Traditional MSP Crosses the Line in Cloud Services
Many traditional managed service providers (MSPs) are still finding their place in the cloud, but others have made significant progress. As the cloud becomes mainstream, how are regional MSPs faring?
One regional MSP serving the Carolinas and Georgia, VC3 Inc., was an early adopter of the cloud. "I believe we are ahead of the curve in the cloud managed services business," said David Dunn, CEO of VC3. "Last January, we crossed the line of 50 percent of managed services revenues coming through our private cloud offering, and we're pushing 60 percent now."
The More Things Change, the More They Stay the Same
Through a private cloud managed services model, the VC3 datacenter hosts its clients' software -- from Exchange to line-of-business applications. "Private cloud looks a lot like the traditional managed services model to the customer," Dunn said. "But we also offer mobility and other features that the midsize customer can only afford to do through a cloud model."
From the 80-person MSP's perspective, the biggest change has been the change in revenue composition. "In the traditional managed services model, you could count on 30 percent of revenue being project-type work. With project and hardware costs, you would never get about 70 percent in recurring revenue," Dunn explained. "With private cloud, you are no longer doing project work at the customer site. It's all built into the price, so we're getting into the 75 to 80 percent recurring revenue range."
Otherwise, the operations of the business in terms of customer support and employee responsibilities are largely unchanged. Telephone and Web-based support that were established over the past several years have served well through the cloud transition. IT professionals still go to customer sites to address user-device issues and deliver consulting services.
Pure Cloud Versus Regional Providers
For many traditional MSPs, the concern in diving into to the cloud has been the prospect of going head to head with pure cloud providers. Different cost structures and revenue models make competing on price impossible.
Dunn sees plenty of competitive advantages for the regional MSP. "The differentiator between traditional MSPs, like us, and the pure cloud providers is that we do have a hands-on presence at the customer. We take responsibility for things on the client side. Even though we are moving our clients to the cloud, we still provide a client touch."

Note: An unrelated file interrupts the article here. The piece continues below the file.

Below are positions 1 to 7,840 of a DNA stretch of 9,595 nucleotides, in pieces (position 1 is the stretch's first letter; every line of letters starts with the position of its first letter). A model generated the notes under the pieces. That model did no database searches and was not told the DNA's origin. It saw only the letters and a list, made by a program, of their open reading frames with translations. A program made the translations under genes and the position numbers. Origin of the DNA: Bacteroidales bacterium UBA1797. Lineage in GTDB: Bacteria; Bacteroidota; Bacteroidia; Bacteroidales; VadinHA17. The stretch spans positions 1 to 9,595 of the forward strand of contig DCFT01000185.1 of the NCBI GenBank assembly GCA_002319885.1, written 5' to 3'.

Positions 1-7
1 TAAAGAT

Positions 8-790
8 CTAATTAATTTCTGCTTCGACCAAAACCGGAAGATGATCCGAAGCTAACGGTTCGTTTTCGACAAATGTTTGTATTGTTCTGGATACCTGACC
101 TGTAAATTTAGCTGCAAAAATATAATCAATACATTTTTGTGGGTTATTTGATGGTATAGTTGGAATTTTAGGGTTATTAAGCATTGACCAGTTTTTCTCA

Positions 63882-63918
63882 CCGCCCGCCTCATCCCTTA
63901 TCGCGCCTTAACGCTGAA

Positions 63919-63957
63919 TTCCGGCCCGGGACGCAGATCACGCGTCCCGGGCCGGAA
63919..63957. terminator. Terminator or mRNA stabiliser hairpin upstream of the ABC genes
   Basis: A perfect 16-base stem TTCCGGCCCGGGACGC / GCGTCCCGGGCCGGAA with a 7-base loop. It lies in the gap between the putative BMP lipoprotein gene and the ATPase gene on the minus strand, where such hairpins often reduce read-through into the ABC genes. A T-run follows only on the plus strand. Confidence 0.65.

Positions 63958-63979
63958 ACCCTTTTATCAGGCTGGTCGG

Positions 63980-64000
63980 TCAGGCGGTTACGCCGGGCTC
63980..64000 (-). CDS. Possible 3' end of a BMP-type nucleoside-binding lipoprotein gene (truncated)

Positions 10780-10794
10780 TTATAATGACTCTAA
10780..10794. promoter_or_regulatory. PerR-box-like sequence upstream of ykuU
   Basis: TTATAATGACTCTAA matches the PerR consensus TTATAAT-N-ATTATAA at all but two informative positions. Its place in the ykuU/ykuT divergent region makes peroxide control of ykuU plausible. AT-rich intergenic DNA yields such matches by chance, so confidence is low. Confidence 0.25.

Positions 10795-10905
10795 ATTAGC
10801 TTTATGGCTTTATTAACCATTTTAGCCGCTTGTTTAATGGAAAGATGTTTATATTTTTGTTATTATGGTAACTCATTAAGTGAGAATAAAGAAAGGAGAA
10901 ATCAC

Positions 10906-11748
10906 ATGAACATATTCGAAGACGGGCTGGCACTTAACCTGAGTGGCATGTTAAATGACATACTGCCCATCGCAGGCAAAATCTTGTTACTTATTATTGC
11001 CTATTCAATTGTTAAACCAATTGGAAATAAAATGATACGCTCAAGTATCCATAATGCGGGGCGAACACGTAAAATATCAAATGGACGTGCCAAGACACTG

VC3 focuses on several vertical markets that allow it to differentiate through industry knowledge, as well. A significant portion of its private cloud clients need support for their line-of-business apps. Through familiarity with industry-specific applications, the VC3 engineers can solve issues faster than the clients can do it themselves.
Opportunity in 2014
In addition to focusing on execution of the current model, Dunn sees opportunity for 2014 in data security. The proliferation of devices and transportability of data exposes organizational data to more risk. Businesses are just starting to understand the implications of losing control of their information.
"There are some bad practices out there regarding sensitive data, so there is a big opportunity to help customers manage their overall data security," Dunn noted. "From a best-practices perspective, as well as through the tools and technology, we can help clients improve their processes to reduce risk."
The Cloud Realized
As the cloud goes mainstream, it's good to know regional partners are still finding success by building on the basics. Customers are benefiting from centralized hardware management, but still appreciate a knowledgeable hands-on approach. Adding a vertical component to a regional practice adds value to the service equation and differentiates the business. Not the stuff of headlines, but the promise of the cloud is being realized.
How has the cloud impacted your business? Add a comment below or send me a note and let's share your story.
Posted by Barb Levisay on January 09, 2014 at 2:00 PM